Australia will continue its path towards a Christmas reopening while health authorities gather more information about the new strain.
Chief Medical Officer Paul Kelly told the state and territory heads it would be up to two weeks before there was enough information to paint a clear picture about the variant's threat.
But he said there was no evidence that vaccines were less effective.
Mr Morrison said during Question Time on Tuesday that his government had taken "sensible precautions" in delaying this week's planned reopening of international borders for visa holders until 15 December.
About 200,000 workers and students were expected to start arriving in Australia from Wednesday, but that has now been delayed by at least two weeks.
The reopening to fully vaccinated travellers from Japan and South Korea has also been paused until 15 December.
"We have taken sensible precautions for a two-week pause for the next steps," Mr Morrison said.
"As we continue to face these new variants of concern, and it is a variant of concern, we've dealt with many before."
Mr Morrison said it was crucial state and territory leaders stick to their reopening plan.
"We're not going back to lockdowns, none of us want that," he said.
"What we did last night was protecting against that, by having a sensible pause."
Tasmania on Tuesday afternoon announced it would be closing its borders to the vast majority of overseas arrivals.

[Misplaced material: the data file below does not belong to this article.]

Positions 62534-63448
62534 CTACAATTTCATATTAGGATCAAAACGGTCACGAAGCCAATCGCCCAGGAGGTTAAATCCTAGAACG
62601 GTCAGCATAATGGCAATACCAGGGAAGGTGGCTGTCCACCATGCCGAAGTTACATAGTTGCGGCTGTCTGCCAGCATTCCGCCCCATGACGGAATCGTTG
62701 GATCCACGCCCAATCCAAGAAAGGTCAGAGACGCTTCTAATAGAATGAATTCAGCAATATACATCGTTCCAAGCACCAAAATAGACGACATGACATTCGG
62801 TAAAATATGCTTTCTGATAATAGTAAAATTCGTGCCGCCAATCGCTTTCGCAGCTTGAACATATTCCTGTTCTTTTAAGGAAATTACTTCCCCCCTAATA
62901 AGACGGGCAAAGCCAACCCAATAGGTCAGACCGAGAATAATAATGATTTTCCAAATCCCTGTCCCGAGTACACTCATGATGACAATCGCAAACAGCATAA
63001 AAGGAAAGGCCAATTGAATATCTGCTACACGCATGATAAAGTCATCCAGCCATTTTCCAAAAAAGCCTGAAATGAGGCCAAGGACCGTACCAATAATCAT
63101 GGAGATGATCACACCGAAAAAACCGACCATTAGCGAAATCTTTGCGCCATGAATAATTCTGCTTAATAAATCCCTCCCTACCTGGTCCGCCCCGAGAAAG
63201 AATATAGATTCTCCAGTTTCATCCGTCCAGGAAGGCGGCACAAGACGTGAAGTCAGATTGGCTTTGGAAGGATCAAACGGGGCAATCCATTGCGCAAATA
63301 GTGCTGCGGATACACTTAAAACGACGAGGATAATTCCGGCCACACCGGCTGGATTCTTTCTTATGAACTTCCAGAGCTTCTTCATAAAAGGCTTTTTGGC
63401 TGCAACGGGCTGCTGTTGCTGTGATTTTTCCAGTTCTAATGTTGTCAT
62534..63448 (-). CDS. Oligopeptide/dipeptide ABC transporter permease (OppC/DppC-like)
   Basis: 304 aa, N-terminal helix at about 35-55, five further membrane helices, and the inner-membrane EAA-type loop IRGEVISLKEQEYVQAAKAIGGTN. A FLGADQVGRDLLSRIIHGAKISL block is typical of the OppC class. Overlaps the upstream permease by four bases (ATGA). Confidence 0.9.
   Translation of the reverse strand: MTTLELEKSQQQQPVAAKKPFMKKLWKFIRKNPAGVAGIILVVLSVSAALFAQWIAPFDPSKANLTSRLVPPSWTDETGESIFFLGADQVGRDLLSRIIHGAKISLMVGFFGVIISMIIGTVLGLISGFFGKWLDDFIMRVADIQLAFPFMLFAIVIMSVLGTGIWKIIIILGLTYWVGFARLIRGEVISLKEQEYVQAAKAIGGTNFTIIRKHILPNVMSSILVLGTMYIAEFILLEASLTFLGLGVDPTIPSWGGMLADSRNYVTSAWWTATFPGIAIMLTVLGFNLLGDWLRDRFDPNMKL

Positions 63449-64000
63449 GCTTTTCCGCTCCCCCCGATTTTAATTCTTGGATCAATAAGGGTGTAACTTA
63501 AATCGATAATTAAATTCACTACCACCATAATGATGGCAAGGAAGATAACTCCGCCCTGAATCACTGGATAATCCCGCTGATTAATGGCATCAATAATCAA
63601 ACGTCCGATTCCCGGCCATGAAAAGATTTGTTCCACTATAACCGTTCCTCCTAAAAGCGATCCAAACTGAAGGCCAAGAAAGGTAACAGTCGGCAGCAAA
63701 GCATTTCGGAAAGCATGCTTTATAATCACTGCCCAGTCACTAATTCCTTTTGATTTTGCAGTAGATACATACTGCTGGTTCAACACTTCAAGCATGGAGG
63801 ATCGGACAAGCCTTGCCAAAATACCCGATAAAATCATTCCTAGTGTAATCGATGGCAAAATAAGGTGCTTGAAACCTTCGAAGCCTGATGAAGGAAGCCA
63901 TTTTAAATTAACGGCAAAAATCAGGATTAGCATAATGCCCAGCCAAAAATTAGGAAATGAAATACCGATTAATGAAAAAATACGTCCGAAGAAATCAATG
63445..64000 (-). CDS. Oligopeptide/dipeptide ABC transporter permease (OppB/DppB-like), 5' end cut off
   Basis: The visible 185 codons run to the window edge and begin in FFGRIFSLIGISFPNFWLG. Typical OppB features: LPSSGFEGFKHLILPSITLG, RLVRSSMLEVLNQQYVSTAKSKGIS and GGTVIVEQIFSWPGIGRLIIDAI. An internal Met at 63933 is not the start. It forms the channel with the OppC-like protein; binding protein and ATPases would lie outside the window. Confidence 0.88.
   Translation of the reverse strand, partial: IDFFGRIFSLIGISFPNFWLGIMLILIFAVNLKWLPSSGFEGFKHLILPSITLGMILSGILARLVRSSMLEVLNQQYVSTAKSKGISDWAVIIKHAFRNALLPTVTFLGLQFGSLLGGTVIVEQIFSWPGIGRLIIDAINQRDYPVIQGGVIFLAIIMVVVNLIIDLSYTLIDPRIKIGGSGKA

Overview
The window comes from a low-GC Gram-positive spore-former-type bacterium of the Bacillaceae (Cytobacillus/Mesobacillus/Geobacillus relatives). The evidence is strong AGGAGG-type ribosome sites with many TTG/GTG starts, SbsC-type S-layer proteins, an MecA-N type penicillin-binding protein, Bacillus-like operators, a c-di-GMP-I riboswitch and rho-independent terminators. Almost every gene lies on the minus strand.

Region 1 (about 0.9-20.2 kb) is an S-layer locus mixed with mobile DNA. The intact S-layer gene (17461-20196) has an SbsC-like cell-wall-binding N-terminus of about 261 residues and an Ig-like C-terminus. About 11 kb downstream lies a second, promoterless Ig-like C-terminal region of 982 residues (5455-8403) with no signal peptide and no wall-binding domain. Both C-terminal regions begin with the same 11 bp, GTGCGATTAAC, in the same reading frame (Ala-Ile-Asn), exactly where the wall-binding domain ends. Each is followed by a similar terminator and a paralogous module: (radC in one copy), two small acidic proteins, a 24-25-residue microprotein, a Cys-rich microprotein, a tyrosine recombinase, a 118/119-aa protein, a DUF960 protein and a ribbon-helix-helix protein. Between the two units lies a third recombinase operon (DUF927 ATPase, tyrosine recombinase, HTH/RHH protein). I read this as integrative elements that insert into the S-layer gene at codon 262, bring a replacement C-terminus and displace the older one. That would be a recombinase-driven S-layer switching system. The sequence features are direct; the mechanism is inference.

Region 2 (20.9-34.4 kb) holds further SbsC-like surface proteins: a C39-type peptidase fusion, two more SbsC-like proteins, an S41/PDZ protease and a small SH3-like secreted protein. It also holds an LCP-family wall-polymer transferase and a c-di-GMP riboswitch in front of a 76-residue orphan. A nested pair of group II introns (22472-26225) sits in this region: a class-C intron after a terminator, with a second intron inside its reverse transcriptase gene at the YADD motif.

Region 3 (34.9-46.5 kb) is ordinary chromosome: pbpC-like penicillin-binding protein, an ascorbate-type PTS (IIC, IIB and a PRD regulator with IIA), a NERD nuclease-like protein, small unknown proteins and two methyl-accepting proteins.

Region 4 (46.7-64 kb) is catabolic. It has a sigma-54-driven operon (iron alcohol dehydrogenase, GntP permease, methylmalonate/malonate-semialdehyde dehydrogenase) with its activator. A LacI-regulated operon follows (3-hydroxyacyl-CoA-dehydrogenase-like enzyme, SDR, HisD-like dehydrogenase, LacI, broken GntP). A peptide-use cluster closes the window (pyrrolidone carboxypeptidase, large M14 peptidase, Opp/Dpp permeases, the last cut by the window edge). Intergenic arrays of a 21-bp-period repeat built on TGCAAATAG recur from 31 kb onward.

Any traveller who has spent time in any overseas location – excluding New Zealand’s south island - since 28 November will not be permitted to enter Tasmania, a post on the government’s website read.
Anyone attempting to travel to Tasmania and who has spent time overseas in the 14 days prior to 28 November will not be permitted to enter unless approved as an essential traveller.
The federal government on the weekend stopped flights from eight southern African countries, where the variant was first detected, and brought in quarantine requirements from anyone who recently entered Australia from the region.
Victoria and New South Wales on Tuesday announced additional quarantine measures for those travellers.
Prof Kelly told reporters on Tuesday morning health authorities knew the spread of the Omicron variant could not be held off indefinitely.
"We cannot keep this Omicron variant out forever from Australia - eventually it will be here," he said.
"Most importantly is now we do what we can to slow down that introduction and all of the measures that have been introduced will assist with that."
Omicron delays border reopening for visa holders
Professor Kelly said the cases of Omicron in Australia had so far shown "very mild or no disease" but the variant continued to be assessed.
"We do know it's transmissible. We don't know still about the vaccine effectiveness. We don't know about severity and there's mixed reports on that," he said.
He said health authorities were working with international partners and directly with the World Health Organization to monitor the situation "very actively".
Omicron has prompted a swathe of countries across the globe to limit travel from southern Africa.
National cabinet met on Tuesday afternoon to discuss concerns posed by the new variant, and current measures in place to reduce its spread in Australia.
With additional reporting by AAP.